The primary objective of SB 8 is to allow school districts to deal with the financial crisis created by the state legislature by reducing teacher salaries. The bill sets up two ways, both of which can be used at the same time by school boards, to cut teacher pay.
First, it allows a district to reduce the number of days a teacher works by up to 6 and to reduce pay correspondingly. This could result in about a 3.2 per cent salary reduction.
- The bill makes no provision that this furlough apply to any other professional staff.
- It makes no provision regarding what, if any, other strategies must be utilized by a school district prior to implementing it.
- It is a permanent reduction in that nothing requires a district to restore those lost days, even if funding levels return to or surpass 09-10 levels.
- It is really just a trick with no treat since teachers will, of course, show up before school starts to get ready and stay after school is out to wrap things up and continue to go to professional development sessions, even though they are no longer being paid to do so. Ultimately, they will get less money, but they won’t really work fewer days.
Second, there is the provision that wipes out Sec. 21.402(d) and permanently eliminates the salary floor. This provision allows school districts to cut salaries as much as they want so long as they do not go below the state minimum salary schedule.
- This is also a permanent reduction because nothing in the bill ever requires districts to restore the cut even if funding levels return to or surpass 09-10 levels.
- There is no provision that applies these salary reductions to any other professional staff.
- I have already had one call from a reporter about a school district that has notified employees that they may cut salaries by 1/3 if this law passes.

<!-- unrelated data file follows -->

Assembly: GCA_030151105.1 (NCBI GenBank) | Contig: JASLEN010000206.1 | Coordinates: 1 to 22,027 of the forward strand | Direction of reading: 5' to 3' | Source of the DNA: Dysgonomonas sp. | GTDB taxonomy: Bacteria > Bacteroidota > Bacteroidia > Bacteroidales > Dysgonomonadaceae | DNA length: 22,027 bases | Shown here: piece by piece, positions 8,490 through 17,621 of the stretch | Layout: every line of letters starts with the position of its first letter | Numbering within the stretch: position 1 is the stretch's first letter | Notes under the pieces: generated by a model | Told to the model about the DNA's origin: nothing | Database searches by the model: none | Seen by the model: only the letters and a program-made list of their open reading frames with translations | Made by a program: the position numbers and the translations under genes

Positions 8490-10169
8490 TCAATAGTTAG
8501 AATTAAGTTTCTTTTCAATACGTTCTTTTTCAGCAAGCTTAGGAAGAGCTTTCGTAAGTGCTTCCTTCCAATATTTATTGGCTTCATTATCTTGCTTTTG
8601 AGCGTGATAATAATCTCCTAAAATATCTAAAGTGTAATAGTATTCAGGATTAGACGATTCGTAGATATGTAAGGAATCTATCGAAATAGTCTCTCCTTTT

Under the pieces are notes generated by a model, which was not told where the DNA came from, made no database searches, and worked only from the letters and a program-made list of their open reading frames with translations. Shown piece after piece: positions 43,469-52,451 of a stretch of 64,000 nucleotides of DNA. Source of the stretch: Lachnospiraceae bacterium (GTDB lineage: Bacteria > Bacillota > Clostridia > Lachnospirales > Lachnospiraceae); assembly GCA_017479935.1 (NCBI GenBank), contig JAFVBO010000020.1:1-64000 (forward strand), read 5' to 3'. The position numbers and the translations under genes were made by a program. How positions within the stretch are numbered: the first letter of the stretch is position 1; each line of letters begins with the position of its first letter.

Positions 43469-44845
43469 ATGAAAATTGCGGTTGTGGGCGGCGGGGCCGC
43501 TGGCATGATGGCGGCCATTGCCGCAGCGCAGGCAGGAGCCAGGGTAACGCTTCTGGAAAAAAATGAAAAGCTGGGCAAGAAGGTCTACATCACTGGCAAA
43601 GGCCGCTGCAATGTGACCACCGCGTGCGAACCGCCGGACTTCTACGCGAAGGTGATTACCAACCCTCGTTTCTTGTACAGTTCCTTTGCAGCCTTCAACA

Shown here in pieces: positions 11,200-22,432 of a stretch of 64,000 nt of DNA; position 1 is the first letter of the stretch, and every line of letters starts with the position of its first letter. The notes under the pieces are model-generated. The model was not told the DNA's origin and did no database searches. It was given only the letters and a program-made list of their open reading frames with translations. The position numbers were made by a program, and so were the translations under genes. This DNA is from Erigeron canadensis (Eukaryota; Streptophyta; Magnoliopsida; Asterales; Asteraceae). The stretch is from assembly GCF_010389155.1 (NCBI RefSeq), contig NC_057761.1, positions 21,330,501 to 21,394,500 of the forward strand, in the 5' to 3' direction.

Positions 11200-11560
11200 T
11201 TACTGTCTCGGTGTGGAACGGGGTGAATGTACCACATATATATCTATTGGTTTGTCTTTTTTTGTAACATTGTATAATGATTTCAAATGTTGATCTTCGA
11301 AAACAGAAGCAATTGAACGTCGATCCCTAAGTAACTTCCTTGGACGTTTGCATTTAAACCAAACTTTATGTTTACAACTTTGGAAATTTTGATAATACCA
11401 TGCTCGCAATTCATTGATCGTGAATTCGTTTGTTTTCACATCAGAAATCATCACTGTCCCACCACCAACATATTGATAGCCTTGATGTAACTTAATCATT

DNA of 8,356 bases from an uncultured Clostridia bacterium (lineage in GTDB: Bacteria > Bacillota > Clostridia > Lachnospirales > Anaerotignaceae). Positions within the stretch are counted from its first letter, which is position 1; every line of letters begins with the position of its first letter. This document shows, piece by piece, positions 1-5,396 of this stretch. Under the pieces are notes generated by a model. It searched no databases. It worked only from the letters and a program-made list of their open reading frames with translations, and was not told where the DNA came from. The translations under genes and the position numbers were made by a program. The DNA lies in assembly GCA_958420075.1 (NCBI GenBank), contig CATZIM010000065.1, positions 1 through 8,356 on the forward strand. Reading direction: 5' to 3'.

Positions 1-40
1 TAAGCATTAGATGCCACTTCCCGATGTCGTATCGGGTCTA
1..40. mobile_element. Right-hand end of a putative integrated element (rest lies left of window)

- The bill makes no requirements that districts implement any other cost saving measures before implementing this provision.
And, after a district has furloughed a teacher for six days, and cut their pay, and eliminated their stipends, there is nothing that keeps the district from then eliminating teaching positions.
This bill enables a district to deal with the current fiscal crisis by putting the entire impact on the classroom and ultimately students. It creates a permanent structure for reducing teacher salaries to deal with what is supposed to be a short term political crisis. It is unwarranted and unjustified and bad public policy. It allows schools to skip over other options because this is now the easiest way to balance their budgets.
Finally, this bill will not do anything to help districts next year. If this bill passes, and hopefully it won’t, but if it did, it will be too late to have any impact on this school year.
And let’s not forget that this bill also unnecessarily eliminates due process protections for our most senior teachers and those teachers in the unfortunate position of being proposed for non-renewal. Teachers deserve better. Teachers deserve respect.
We urge you to vote for teachers and against SB 8.